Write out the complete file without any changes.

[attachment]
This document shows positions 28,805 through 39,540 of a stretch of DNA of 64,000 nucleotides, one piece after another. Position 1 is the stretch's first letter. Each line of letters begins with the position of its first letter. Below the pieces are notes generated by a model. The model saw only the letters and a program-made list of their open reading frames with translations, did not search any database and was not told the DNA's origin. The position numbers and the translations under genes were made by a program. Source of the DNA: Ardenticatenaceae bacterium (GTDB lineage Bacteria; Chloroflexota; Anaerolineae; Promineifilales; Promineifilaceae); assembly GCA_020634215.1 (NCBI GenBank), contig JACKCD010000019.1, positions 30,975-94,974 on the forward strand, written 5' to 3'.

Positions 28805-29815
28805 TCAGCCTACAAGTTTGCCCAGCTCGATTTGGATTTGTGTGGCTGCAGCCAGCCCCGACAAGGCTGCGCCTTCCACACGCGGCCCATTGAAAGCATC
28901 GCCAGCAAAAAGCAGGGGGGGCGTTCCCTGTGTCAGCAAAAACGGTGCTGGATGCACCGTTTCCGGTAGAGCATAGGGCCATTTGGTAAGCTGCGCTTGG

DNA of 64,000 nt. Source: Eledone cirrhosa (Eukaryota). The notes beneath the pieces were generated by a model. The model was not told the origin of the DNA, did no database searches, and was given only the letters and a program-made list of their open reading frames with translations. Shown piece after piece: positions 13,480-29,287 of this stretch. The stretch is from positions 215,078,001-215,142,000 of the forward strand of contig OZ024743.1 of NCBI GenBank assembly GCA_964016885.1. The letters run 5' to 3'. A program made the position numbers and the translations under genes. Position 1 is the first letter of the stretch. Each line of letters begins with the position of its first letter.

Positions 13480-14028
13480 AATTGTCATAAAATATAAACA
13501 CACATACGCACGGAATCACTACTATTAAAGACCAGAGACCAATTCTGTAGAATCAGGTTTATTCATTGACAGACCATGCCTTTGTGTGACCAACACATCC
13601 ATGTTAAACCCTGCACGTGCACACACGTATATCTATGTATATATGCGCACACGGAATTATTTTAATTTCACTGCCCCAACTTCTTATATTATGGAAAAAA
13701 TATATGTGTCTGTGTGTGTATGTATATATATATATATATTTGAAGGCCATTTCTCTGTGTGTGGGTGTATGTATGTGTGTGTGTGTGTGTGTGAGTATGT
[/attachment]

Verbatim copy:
This document shows positions 28,805 through 39,540 of a stretch of DNA of 64,000 nucleotides, one piece after another. Position 1 is the stretch's first letter. Each line of letters begins with the position of its first letter. Below the pieces are notes generated by a model. The model saw only the letters and a program-made list of their open reading frames with translations, did not search any database and was not told the DNA's origin. The position numbers and the translations under genes were made by a program. Source of the DNA: Ardenticatenaceae bacterium (GTDB lineage Bacteria; Chloroflexota; Anaerolineae; Promineifilales; Promineifilaceae); assembly GCA_020634215.1 (NCBI GenBank), contig JACKCD010000019.1, positions 30,975-94,974 on the forward strand, written 5' to 3'.

Positions 28805-29815
28805 TCAGCCTACAAGTTTGCCCAGCTCGATTTGGATTTGTGTGGCTGCAGCCAGCCCCGACAAGGCTGCGCCTTCCACACGCGGCCCATTGAAAGCATC
28901 GCCAGCAAAAAGCAGGGGGGGCGTTCCCTGTGTCAGCAAAAACGGTGCTGGATGCACCGTTTCCGGTAGAGCATAGGGCCATTTGGTAAGCTGCGCTTGG

DNA of 64,000 nt. Source: Eledone cirrhosa (Eukaryota). The notes beneath the pieces were generated by a model. The model was not told the origin of the DNA, did no database searches, and was given only the letters and a program-made list of their open reading frames with translations. Shown piece after piece: positions 13,480-29,287 of this stretch. The stretch is from positions 215,078,001-215,142,000 of the forward strand of contig OZ024743.1 of NCBI GenBank assembly GCA_964016885.1. The letters run 5' to 3'. A program made the position numbers and the translations under genes. Position 1 is the first letter of the stretch. Each line of letters begins with the position of its first letter.

Positions 13480-14028
13480 AATTGTCATAAAATATAAACA
13501 CACATACGCACGGAATCACTACTATTAAAGACCAGAGACCAATTCTGTAGAATCAGGTTTATTCATTGACAGACCATGCCTTTGTGTGACCAACACATCC
13601 ATGTTAAACCCTGCACGTGCACACACGTATATCTATGTATATATGCGCACACGGAATTATTTTAATTTCACTGCCCCAACTTCTTATATTATGGAAAAAA
13701 TATATGTGTCTGTGTGTGTATGTATATATATATATATATTTGAAGGCCATTTCTCTGTGTGTGGGTGTATGTATGTGTGTGTGTGTGTGTGTGAGTATGT